WASHINGTON-The U.S. and Mexico are progressing toward compromise on a Mexican government rule which greatly hinders the ability of U.S. tire makers to sell their products in Mexico. That rule, issued last year by SECOFI, the Mexican Commerce Department, requires that tire safety information be molded in Spanish on all imported tires.
It also requires all tires sold in Mexico to be tested and certified for safety in Mexican facilities.
There is no way of knowing how many U.S. tires were prevented from entering Mexico because of the SECOFI regulation, according to Peter J. Pantuso, vice president of public affairs for the Rubber Manufacturers Association.
``We heard some reports of tires being turned away at the Mexican border,'' Mr. Pantuso said. ``But it was more a case of if you didn't have Mexican testing facilities or molds in Spanish, you didn't make tires for Mexico.''
A proposal to modify the Mexican law appeared in the Oct. 6 Diario Oficial, the Mexican equivalent of the Federal Register.
The proposed rule will allow U.S. tire makers to use paper labels giving safety information in Spanish, instead of molding the information on the sidewall.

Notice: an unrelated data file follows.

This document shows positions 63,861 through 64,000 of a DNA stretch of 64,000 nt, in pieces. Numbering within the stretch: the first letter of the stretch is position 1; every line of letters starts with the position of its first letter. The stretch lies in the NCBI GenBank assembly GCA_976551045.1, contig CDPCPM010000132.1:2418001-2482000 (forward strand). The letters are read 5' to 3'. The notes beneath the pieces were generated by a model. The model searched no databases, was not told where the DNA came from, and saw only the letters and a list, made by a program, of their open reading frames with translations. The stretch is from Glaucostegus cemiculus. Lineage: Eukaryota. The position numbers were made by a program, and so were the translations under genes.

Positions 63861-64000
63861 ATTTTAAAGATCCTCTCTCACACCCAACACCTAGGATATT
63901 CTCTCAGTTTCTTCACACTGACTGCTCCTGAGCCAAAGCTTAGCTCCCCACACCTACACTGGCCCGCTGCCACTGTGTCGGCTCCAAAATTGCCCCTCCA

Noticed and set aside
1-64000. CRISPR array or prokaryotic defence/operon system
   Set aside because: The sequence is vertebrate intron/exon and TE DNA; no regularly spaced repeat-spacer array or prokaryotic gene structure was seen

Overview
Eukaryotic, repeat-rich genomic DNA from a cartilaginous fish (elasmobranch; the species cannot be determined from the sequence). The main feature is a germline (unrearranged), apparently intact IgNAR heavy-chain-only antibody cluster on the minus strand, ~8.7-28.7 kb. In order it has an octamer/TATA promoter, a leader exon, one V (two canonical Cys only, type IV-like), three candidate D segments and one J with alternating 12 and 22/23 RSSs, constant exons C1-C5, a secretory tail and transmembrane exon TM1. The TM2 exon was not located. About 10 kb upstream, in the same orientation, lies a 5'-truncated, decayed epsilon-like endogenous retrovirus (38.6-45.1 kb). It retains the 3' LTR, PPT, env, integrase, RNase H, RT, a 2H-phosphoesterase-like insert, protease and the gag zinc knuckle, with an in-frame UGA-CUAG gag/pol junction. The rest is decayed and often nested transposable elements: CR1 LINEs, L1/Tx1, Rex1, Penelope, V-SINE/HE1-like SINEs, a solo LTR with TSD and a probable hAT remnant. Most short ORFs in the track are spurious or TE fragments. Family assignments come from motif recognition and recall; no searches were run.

It also allows tire makers to test ``families'' of tires for safety in Mexican facilities, instead of every size and brand of tire they sell.
``The industry is optimistic about these changes,'' Mr. Pantuso said. ``They represent a major step forward, and should have a major impact on tire makers' ability of to get across the Mexican border.''
There are still some details that must be worked out, he added. For example, there are some questions as to the content and application of the paper labels.
``The industry would say the labels should be applied at or near the point of purchase,'' he said. ``Since warehouses ship tires all over the place, it would be a waste to have to apply the labels to tires which aren't going to Mexico.''
Mexican officials also have suggested allowing the shipment of tires tested and certified in ``approved'' U.S. facilities. However, since the National Highway Traffic Safety Administration doesn't approve testing facilities, that option must be considered carefully, Mr. Pantuso said.